3.5.4  Free Trade

 (This is a current extract from the Patterns of Power Repository.  An archived copy of this page is held at http://www.patternsofpower.org/edition02/354.htm)

Free trade is defined in this book as countries’ ability to sell goods and services to each other without restrictions or the imposition of tariffs.  It is a contested issue.  Some people, notably including writers for The Economist magazine,[1] are enthusiastic advocates for free trade – but others bewail the changes wrought by globalisation.  Many seem to have accepted the argument that free trade has brought unprecedented prosperity to the world, yet also argue for some industries to be 'protected'.  The following sections cover the arguments for free trade (3.5.4.1), the issues raised by selective protectionism (3.5.4.2), the argument that competition from some countries is 'unfair' (3.5.4.3), the perception of globalisation as a threat to jobs and wages (3.5.4.4), and the issues preventing the freeing of trade (3.5.4.5).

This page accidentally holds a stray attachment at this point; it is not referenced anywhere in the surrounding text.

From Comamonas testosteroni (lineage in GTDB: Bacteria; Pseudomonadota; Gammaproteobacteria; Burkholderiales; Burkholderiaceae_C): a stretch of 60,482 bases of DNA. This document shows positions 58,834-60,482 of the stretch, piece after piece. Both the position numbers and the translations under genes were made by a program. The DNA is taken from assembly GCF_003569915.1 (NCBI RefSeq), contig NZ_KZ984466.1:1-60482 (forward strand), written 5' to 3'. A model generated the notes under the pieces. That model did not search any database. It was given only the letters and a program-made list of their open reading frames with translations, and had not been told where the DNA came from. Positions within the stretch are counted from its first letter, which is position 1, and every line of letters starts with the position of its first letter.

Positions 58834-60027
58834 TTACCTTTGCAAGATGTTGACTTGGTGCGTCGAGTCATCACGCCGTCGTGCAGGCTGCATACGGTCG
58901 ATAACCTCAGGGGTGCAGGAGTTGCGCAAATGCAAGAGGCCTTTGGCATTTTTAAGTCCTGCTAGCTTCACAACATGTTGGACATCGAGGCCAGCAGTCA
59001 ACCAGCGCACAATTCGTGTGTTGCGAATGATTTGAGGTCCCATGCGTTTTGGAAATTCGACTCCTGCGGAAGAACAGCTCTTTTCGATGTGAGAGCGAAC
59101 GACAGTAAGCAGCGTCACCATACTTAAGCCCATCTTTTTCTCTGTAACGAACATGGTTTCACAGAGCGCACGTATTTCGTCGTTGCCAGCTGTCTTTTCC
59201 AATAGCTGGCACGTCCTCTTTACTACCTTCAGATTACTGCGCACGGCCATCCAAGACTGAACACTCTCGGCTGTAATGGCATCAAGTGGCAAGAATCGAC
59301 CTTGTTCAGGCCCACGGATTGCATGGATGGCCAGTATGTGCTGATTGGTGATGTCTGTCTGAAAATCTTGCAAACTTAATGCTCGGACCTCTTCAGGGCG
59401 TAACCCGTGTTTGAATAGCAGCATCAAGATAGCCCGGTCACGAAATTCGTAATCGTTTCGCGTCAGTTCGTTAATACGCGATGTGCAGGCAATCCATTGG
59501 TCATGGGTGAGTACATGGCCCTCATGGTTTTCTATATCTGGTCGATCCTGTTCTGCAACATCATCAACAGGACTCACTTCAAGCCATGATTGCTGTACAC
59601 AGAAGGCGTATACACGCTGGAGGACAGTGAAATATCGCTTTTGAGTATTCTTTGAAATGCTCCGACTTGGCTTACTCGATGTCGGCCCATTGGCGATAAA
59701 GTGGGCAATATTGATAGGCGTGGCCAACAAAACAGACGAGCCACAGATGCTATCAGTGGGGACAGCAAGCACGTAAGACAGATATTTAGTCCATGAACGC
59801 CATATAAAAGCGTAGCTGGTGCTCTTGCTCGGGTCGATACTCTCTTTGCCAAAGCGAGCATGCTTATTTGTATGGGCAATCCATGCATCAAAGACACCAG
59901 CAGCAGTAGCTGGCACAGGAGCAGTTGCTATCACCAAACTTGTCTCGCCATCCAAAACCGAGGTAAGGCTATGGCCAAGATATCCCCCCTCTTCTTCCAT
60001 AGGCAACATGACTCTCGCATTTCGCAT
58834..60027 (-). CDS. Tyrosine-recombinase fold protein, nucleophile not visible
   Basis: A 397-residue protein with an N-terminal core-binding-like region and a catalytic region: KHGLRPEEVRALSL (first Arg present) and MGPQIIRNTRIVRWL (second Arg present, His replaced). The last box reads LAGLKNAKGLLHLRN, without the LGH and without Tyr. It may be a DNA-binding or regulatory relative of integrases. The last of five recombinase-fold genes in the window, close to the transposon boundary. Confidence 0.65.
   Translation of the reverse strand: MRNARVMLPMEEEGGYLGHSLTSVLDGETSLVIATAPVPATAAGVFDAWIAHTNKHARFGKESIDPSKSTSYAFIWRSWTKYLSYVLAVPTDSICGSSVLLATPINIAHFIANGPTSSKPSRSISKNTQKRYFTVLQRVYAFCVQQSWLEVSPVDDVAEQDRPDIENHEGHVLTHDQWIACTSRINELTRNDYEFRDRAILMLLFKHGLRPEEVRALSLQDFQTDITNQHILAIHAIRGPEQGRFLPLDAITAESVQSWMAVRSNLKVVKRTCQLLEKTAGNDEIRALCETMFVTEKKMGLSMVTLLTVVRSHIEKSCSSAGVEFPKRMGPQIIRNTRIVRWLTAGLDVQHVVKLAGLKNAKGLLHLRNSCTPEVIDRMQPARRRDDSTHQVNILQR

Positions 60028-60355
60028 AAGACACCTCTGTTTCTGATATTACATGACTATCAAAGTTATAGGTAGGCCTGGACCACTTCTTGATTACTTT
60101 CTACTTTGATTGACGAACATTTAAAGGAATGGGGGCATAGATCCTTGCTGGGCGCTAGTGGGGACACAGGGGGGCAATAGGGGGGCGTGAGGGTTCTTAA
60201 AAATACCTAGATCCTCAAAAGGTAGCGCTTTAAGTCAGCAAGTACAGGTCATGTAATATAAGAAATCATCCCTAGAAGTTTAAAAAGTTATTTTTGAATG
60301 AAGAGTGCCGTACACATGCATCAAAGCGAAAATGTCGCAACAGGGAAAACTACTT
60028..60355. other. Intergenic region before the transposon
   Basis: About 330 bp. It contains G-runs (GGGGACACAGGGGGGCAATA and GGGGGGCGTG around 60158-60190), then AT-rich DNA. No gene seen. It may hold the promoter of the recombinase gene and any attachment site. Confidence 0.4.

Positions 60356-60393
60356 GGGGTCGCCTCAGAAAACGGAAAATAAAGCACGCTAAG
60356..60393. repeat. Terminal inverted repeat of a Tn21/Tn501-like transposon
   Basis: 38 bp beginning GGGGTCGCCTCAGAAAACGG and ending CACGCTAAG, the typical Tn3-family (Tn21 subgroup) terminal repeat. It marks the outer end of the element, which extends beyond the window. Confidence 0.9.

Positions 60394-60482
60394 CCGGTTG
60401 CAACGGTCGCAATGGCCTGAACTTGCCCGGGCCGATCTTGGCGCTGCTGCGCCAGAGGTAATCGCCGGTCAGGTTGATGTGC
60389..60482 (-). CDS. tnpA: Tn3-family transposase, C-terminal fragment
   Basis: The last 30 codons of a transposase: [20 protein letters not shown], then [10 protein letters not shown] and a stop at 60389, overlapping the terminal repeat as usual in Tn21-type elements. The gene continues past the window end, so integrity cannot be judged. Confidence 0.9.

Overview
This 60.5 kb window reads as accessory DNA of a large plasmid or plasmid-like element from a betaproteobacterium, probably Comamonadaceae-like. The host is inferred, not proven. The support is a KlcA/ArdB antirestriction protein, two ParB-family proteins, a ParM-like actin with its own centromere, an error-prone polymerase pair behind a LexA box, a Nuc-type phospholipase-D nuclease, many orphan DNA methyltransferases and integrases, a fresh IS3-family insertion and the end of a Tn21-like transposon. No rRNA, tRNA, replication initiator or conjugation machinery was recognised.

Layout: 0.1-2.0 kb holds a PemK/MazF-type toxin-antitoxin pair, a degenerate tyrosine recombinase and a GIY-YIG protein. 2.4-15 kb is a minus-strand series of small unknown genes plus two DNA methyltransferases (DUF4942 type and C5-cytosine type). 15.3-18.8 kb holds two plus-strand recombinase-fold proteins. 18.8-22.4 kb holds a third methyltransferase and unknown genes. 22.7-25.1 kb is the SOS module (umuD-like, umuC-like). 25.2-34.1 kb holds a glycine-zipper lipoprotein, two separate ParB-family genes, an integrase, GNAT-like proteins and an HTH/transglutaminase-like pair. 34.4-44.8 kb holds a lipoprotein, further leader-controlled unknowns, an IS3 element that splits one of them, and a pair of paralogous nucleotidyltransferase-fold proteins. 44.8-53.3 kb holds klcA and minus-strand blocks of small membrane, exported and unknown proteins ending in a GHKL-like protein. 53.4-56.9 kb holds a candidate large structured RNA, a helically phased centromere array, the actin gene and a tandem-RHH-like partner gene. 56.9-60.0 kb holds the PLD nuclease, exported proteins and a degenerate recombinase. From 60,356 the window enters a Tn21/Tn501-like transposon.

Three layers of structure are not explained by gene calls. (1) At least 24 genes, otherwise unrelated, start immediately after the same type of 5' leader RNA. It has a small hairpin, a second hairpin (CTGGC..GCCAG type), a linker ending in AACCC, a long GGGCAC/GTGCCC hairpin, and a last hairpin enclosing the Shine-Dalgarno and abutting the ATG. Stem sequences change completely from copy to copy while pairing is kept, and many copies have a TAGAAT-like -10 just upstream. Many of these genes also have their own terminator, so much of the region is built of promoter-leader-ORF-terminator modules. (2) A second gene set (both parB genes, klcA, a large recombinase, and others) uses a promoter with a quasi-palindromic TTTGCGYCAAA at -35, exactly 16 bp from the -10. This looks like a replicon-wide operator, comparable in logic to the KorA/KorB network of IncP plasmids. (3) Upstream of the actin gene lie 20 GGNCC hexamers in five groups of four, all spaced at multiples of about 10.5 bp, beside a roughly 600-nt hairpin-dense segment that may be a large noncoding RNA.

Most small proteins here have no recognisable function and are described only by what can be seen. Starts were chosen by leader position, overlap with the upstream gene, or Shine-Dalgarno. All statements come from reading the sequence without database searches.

© PatternsofPower.org, 2014



[1] As reported on The Economist blog on 6 September 2013, "…James Wilson founded The Economist in 1843 to campaign for free trade”; this article, which included advocacy for free trade and a reading list, was available in April 2014 at http://www.economist.com/blogs/freeexchange/2013/09/economic-history.